Provincial police have identified Steeve Gagnon, 38, an Amqui resident, as the driver
The driver of a pickup truck that slammed into a group of pedestrians in Amqui, Que. on Monday afternoon did so intentionally and chose his victims at random, the police said.
Provincial police have identified Steeve Gagnon, 38, an Amqui resident, as the driver.
He turned himself in after the fact. He has been arrested and is expected to be charged later today.
Gérald Charest, 65, and Jean Lafrenière, 73, were killed and nine others were injured in the incident.
Claude Doiron, a spokesperson for the Sûreté du Québec (SQ), Quebec's provincial police force, said investigators believe Gagnon planned the act and did it deliberately, but chose his victims at random. Officers are treating the incident as a murder investigation, Doiron said.
Gagnon is cooperating with investigators, he added.
Of the nine surviving victims, three suffered serious injuries and are in critical condition and six others were being evaluated for non-life-threatening injuries, according to the SQ.
Six victims, including a baby and a toddler, were transferred by plane to the Hôpital de l'Enfant-Jésus trauma unit in Quebec City. The baby and toddler are in stable condition, the CHU de Québec confirmed. Three adults remain in critical condition.
One victim is under observation at the Amqui hospital.
The Bas-Saint-Laurent Integrated Health and Social Services Center (CISSS) says it has deployed 10 psychosocial workers to help the relatives of the victims.
Witnesses described how, shortly after 3 p.m. on Monday, a pickup truck accelerated down the sidewalk in front of the Captive microbrewery on Saint-Benoît Boulevard.
Ken Moreau, an Amqui resident, was walking on the sidewalk at the time and heard a loud noise behind him.
He turned and saw a pickup truck heading straight for him, accelerating, he said, as it raced down the sidewalk.
"I saw everything. I was just in front of the first people who were hit," he said.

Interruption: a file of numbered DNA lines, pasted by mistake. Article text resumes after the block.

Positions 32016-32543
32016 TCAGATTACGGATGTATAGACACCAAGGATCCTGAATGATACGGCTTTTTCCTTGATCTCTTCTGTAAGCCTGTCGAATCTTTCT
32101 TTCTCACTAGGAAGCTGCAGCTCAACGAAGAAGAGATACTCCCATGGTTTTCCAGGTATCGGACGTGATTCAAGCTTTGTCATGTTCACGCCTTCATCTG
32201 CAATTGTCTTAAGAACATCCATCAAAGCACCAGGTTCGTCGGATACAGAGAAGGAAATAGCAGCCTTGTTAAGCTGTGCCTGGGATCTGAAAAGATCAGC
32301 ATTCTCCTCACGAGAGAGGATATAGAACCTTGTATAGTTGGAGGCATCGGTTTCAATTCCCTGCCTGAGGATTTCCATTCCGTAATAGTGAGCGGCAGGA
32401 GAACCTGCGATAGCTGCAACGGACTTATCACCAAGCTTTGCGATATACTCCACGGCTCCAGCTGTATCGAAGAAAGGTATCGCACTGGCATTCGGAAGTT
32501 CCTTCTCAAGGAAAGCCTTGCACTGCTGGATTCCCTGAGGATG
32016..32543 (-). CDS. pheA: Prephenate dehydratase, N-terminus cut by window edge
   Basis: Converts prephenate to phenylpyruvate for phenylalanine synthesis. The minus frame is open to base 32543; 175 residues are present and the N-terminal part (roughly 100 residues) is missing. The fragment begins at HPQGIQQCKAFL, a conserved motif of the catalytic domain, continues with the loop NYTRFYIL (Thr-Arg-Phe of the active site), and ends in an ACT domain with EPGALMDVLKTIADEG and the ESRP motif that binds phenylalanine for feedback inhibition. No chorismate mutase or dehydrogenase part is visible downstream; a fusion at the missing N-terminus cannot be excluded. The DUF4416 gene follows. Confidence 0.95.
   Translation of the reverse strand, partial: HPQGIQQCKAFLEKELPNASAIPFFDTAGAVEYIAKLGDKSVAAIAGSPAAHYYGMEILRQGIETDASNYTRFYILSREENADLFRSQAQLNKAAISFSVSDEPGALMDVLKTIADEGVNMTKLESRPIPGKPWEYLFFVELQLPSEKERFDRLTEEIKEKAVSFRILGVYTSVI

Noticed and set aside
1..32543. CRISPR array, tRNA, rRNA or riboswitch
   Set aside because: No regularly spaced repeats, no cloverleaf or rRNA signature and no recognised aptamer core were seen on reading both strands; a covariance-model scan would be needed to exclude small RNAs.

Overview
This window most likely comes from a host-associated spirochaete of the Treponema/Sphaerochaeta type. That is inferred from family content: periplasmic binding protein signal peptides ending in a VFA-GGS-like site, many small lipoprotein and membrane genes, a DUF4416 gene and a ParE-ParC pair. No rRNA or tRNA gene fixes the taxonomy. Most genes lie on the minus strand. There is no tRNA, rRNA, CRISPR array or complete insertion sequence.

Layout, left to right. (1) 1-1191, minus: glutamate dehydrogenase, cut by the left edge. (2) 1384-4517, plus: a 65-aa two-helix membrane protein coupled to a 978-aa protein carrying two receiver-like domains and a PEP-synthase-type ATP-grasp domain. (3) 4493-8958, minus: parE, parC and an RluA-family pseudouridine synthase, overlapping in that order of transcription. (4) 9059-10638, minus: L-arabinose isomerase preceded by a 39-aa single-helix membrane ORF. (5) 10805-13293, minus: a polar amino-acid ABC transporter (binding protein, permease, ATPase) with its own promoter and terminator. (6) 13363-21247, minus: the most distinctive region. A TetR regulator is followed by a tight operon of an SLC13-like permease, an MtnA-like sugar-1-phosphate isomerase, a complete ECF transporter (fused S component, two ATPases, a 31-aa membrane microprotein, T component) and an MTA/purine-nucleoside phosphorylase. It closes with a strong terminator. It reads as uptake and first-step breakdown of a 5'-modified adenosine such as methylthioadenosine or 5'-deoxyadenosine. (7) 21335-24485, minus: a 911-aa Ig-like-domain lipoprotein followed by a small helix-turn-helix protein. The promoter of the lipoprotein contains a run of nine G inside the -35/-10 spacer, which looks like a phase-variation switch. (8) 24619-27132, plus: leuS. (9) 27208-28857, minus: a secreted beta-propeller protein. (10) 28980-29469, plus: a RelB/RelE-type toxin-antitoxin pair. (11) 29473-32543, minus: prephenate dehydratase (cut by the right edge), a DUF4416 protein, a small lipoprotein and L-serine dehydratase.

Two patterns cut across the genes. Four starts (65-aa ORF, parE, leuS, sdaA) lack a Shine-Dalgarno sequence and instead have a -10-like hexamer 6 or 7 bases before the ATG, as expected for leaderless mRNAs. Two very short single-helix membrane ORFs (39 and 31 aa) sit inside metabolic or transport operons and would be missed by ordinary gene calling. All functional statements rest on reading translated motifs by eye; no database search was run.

Moreau managed to dive behind a lamppost, but others weren't able to react as quickly.
"I just had the time to jump to safety, and he smashed everyone who was on the sidewalk," he said. "People didn't have time. The man right in front of me didn't have a chance. We turned at the same time, both of us and he was hit. I think that man died.
Gilles Turmel, a spokesperson for the regional health board, the CISSS du Bas-Saint-Laurent, confirmed three of the injured have been released from the hospital in Amqui. He said a code orange was launched due to multiple casualties.
He added that psychological assistance was offered to witnesses yesterday, and will be available again today and for the weeks to come.
The Sûreté de Québec says major crimes units across the province have sent several dozen police officers to investigate.
Highway 132 remains closed in both directions this morning in Amqui. A bypass route has been set up for motorists.
A command post will be in place for a few more hours, the Sûreté du Québec said earlier this morning.
Amqui Mayor Sylvie Blanchette said Tuesday the municipality would be offering support to family and friends affected by the tragedy.
"There are about 6,000 people living in Amqui so people know and help each other," she said.
At a news conference Tuesday, Prime Minister Justin Trudeau thanked the first responders who attended to the victims and said his thoughts were with families in Amqui.
"This tragedy has devastated us all across Quebec and Canada," he said. "We will continue to be there to support that community in the very difficult days to come."
A mass will take place at the Saint-Benoît-Joseph-Labre Church in Amqui on Friday at 7 p.m. to commemorate the victims. Until then, church bells will ring each day at 3:10 p.m., the time at which pedestrians were struck.
ABOUT THE AUTHOR
Matthew Lapierre is a digital journalist at CBC Montreal. He previously worked for the Montreal Gazette and the Globe and Mail. You can reach him at email@example.com.
With files from Lauren McCallum, Émilie Vallières, The Canadian Press and Radio-Canada
Credit belongs to : www.cbc.ca